Bethel, a city of ancient Palestine, about 11 m. X. of Jerusalem. It was originally called Luz, and was named Beth-El (house or place of God) by Jacob, who here beheld in a vision the angels ascending and descending. The ruing called Beitin occupy its ancient site, covering an area of three or four acres. On the highest point are the remains of a square tower, and toward the south those of a Greek church standing on foundations of more ancient date. Bethel was a royal city of the Canaanites, and on the conquest of Palestine by Israel was assigned to Benjamin, but ultimately occupied by the Ephraimites. On the division of the country into the two kingdoms of Judah and Israel, Jeroboam for political purposes built there an altar and set up a golden calf, to prevent the Israelites from resorting to the sanctuary at Jerusalem.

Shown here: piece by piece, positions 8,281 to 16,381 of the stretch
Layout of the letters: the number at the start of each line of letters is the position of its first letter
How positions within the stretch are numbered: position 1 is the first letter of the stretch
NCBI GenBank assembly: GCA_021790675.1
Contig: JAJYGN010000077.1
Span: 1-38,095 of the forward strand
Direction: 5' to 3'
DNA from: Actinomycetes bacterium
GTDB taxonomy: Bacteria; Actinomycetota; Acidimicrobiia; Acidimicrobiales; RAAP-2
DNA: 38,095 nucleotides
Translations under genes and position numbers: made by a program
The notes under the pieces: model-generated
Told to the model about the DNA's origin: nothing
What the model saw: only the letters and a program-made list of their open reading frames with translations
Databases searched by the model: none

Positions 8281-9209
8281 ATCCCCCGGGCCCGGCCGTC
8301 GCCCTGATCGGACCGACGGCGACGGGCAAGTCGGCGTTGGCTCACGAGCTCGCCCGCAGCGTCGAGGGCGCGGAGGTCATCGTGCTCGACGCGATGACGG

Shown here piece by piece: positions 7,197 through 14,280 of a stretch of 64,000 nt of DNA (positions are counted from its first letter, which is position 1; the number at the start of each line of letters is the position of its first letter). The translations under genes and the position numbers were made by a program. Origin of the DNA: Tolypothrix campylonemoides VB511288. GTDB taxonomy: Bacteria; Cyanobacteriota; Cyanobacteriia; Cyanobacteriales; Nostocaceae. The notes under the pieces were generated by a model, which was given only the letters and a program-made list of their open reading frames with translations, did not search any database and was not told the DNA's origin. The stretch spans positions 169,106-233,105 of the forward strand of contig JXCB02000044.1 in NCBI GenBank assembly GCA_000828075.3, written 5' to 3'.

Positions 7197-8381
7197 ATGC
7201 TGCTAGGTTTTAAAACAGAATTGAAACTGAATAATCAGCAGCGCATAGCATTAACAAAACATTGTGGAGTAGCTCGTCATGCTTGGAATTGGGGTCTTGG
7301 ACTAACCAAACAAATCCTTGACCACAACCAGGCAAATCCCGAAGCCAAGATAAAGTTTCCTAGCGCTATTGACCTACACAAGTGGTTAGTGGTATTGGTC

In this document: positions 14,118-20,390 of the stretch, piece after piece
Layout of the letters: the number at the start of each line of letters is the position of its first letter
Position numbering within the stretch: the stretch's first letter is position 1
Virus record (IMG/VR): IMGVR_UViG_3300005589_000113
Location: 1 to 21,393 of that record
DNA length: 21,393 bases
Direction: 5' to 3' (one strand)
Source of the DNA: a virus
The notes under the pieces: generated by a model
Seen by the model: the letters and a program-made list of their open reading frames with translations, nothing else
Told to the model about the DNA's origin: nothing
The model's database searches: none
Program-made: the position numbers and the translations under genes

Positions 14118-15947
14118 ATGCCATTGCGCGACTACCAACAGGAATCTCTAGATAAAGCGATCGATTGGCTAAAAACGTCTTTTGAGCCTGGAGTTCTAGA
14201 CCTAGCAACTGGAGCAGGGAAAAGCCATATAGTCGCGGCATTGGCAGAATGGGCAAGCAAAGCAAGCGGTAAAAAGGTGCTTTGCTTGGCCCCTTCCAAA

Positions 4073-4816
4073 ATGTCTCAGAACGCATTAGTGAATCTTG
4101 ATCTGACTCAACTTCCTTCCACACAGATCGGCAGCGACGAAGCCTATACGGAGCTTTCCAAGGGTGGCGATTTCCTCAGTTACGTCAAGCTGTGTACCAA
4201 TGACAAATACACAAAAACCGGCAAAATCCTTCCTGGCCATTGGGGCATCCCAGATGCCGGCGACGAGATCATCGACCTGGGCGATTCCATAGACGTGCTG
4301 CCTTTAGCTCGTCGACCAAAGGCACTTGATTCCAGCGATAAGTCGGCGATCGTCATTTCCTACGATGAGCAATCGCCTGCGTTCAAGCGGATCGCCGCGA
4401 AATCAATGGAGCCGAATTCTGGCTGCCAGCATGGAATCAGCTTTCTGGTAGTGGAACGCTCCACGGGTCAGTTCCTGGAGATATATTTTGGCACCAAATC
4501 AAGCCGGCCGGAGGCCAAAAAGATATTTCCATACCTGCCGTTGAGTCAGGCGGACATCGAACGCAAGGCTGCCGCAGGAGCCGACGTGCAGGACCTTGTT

Bethel, a town of Oxford co., Maine, on the Androscoggin river and the Grand Trunk railroad. 70 m. N. N. W. of Portland; pop. in 1870, 2,286. It is rendered attractive to tourists by the beauty of the surrounding scenery The principal points of interest in the vicinity are Screw Auger falls, Rumford falls. Partridge tails, White Cap mountain, and Class Face mountain; the White mountains are 25 m. distant, the town contains 3 hotels, 5 churches manufactories of woollens, starch, lumber carnages, spools, furniture, blinds, etc, and an academy with 150 pupils.